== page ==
2013 Kenneth Miller regresses in his explanation of science

Miller and Levine’s Scientific Honesty?

 

When it comes to explaining how science works, Kenneth Miller and Joe Levine are the Jekyll and Hyde of biology textbook authors. In their 2011 on-line textbook for Texas school children, they masterfully explain scientific methodology and then just two years later they deliberately weakened their explanations.

In 2011, they clearly explain how science tests hypotheses by what they call “Experimentation” or “Observational Studies.” They describe “Experimentation” as when “the experimenter caries out a controlled experiment in which just one variable is changed to test its effect on the results.”

“Observational Studies” are explained as testing when “controlled experiments are simply not possible. For example, it would be impossible to perform a controlled experiment to test a hypothesis regarding the origin of the universe.” They go on to state “When experiments are not possible, scientists may gather data by making observations that might tend to support or reject the hypothesis.”

They then explain “Data in the form of both results and observations serves as evidence for scientists to use to test their predictions.” They conclude their discussion of what science is by stating “Only questions that can be tested against collected data and evidence can be analyzed by science.”

A better discussion about how science works and the key role of testing would be hard to find. Congratulations Dr. Miller and Dr. Levine!

However, just two years later, in 2013, Miller and Levine seem to forget about how science tests scientific hypotheses with “Observational Studies.” Their latest textbook explanation of how science works is silent about testing with “Observational Studies”; they only present Texas school children with what they now label as “Designing Controlled Experiments.” There is no mention of the impossibility of testing for the origin of the universe with a “controlled experiment.” While they do mention that sometimes experiments are impossible, they only state it is because it might be impractical or unethical; they do even state that it may because it actually is impossible!

Why this intentional backwards leap from 2011 to 2013 in explaining scientific methodology? Why deny Texas school children the better more complete explanation from 2011? I do not know their motivation but I do recognize the impact of this dishonest presentation of scientific methodology. It denies Texas school children the very scientific methodological tool they need to analyze and evaluate evolution. Evolution, like the origin of the universe, is tested by “observational studies.” Scientists examine the fossil record and cellular complexity for historic clues or “data” to test the hypothesis that all life is descended from a common ancestor. Personally, given what evolution must explain, I find the evolutionist’s “collected data” simply insufficient.  For example, in Miller and Levine’s text, they present NO data to support evolutionary explanations for the complexity of the cell—none! All they present is “just-so” stories and—I presume—hope that the students do not realize that evolution has not been scientifically tested by the evidence.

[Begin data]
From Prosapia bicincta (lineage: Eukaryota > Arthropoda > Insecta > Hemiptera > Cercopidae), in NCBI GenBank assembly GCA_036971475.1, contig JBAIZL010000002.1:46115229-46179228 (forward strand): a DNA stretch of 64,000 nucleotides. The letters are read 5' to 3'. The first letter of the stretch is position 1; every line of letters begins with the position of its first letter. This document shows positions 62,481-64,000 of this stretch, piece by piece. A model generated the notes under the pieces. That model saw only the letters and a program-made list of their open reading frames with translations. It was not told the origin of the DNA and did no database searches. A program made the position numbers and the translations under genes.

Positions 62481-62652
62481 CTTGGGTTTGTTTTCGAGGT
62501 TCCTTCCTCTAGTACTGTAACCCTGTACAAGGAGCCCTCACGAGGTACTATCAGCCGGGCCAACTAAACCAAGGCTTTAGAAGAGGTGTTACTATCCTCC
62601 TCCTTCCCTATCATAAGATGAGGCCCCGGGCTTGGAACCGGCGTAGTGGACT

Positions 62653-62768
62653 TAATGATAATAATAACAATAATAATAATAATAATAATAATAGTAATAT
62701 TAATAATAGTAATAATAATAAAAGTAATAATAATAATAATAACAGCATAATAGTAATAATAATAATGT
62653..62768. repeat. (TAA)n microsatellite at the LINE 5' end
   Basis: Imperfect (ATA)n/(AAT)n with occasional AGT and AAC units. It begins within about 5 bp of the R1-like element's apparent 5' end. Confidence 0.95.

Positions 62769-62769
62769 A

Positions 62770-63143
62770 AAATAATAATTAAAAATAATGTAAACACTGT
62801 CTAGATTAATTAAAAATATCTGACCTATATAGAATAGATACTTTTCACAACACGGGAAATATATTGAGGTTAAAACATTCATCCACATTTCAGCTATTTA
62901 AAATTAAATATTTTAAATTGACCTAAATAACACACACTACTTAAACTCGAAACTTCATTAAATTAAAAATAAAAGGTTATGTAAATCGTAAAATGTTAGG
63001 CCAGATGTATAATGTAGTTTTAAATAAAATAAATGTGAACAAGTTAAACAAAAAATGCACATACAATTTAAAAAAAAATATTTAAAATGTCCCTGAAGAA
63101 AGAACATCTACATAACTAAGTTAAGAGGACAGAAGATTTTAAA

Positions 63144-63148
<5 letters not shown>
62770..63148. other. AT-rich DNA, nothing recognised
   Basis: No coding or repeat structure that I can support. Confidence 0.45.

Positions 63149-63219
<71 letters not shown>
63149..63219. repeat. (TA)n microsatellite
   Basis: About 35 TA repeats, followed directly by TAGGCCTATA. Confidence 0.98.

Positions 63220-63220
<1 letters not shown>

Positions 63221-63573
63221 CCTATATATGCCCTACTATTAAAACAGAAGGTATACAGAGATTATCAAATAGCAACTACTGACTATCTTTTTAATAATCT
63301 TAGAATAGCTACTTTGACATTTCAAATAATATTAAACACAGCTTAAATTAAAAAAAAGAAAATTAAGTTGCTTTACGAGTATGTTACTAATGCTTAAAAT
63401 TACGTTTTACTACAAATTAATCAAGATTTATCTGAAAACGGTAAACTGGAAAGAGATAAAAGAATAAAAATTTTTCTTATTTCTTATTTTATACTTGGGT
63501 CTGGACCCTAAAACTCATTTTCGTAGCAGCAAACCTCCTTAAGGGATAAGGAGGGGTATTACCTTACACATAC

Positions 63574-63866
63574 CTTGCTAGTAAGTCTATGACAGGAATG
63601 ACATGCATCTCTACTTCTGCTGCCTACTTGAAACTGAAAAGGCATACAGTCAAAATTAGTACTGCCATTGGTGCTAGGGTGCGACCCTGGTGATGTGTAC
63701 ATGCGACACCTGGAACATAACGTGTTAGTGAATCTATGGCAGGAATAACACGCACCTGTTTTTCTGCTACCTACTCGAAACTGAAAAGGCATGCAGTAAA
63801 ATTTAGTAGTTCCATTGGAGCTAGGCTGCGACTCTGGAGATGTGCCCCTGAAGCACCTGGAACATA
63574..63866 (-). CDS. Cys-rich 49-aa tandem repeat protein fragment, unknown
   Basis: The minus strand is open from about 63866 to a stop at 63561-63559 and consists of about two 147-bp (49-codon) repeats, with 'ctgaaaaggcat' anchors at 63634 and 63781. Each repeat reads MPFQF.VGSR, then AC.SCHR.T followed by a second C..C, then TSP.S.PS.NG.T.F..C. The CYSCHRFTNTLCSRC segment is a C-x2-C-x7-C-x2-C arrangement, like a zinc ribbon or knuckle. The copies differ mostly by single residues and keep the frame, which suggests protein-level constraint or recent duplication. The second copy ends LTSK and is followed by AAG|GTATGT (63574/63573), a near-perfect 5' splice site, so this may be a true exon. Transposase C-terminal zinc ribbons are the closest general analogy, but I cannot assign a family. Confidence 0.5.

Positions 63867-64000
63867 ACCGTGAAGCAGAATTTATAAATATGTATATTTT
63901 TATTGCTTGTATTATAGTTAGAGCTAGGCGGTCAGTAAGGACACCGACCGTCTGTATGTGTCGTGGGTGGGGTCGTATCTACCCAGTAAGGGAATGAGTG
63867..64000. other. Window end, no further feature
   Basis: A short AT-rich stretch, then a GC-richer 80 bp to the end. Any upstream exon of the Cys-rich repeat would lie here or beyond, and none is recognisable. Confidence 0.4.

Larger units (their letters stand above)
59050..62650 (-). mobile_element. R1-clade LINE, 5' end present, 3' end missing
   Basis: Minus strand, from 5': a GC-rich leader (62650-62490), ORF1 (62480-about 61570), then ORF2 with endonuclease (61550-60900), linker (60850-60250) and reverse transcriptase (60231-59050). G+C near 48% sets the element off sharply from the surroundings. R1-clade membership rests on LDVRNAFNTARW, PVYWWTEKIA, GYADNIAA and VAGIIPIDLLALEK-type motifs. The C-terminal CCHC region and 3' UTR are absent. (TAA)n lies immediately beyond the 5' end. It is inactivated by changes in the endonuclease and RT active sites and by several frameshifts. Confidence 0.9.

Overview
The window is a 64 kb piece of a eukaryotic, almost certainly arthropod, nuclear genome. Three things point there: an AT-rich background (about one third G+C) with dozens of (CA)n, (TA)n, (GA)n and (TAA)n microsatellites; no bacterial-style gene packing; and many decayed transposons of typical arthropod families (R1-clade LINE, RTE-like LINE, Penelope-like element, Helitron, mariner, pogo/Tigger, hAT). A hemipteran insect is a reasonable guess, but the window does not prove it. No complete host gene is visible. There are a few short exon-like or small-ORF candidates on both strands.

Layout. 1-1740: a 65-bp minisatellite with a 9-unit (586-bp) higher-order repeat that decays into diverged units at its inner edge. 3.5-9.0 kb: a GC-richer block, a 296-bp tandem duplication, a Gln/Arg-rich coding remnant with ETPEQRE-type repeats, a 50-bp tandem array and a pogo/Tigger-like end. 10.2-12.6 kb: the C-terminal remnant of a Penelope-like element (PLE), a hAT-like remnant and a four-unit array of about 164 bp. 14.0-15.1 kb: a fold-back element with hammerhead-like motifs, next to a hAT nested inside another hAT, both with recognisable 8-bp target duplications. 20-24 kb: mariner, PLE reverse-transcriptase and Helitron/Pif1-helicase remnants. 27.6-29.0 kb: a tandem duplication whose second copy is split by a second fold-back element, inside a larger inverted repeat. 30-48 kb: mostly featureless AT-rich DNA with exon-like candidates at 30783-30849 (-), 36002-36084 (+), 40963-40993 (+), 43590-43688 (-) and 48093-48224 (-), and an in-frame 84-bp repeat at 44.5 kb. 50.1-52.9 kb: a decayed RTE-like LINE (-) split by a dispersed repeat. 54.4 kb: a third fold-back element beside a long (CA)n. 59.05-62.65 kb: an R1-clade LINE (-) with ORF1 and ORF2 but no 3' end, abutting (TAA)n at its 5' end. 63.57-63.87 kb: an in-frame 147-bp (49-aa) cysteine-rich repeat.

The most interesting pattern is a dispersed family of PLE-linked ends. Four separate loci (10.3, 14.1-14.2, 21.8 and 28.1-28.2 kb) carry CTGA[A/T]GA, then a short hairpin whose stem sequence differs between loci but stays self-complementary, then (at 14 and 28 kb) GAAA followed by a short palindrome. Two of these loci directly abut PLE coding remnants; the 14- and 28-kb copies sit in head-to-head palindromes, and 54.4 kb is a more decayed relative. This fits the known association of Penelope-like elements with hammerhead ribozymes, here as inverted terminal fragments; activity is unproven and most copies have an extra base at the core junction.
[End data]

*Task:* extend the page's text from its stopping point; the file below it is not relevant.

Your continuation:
Miller and Levine claim to stand for scientific accuracy and integrity. What do you think?

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2011 Testing evolution by experiments and observations

 

Major Blow to Evolution

 

In “The Emperor’s New Clothes” the deceivers’ spell is broken by a simple child’s cry. In science, evolution’s spell could be broken by some simple youth textbooks—new biology books in Texas that expose evolution’s inability to explain the complexity of the cell. The texts were written to new standards that were adopted in March 2009. Science, immediately grasping their significance, reported “New science standards for Texas schools strike a major blow to the teaching of evolution.”

 

Charles Darwin did not even know the cell needed an explanation; it went unmentioned in The Origin of Species. As details of the cell’s complexity became known, one would have intuitively thought that scientists would have reconsidered Darwin’s hypothesis. How could natural selection, evolution’s main mechanism, have created such gargantuan complexity? Instead, already confident in the certainty of evolution they look for bits and pieces of cell biology for confirming evidence. Thus, they miss the big picture and do not seem to realize they offer no explanations for the origin and development of the cell’s organelles, biochemical pathways and complex molecules.

 

Science tests explanations—classically, with controlled experiments, and historically, by collecting evidence that supports or rejects predictions. Genetics is an excellent example of classical testability. Gregor Mendel, in 1865 after growing 29,000 pea plants, empirically deduced the basic laws of inheritance—becoming the father of genetics. And as a result, almost nothing in biology makes sense except in the light of genetics. Continental drift is an excellent example of historical testability. The obvious fit of the coastlines of Africa and South America with similar corresponding geologic formations, along with the eventual discovery of the Mid Atlantic Ridge and sea-floor spreading make a convincing argument. Likewise, evolution is tested historically; thus, evolutionists need to present convincing evidence.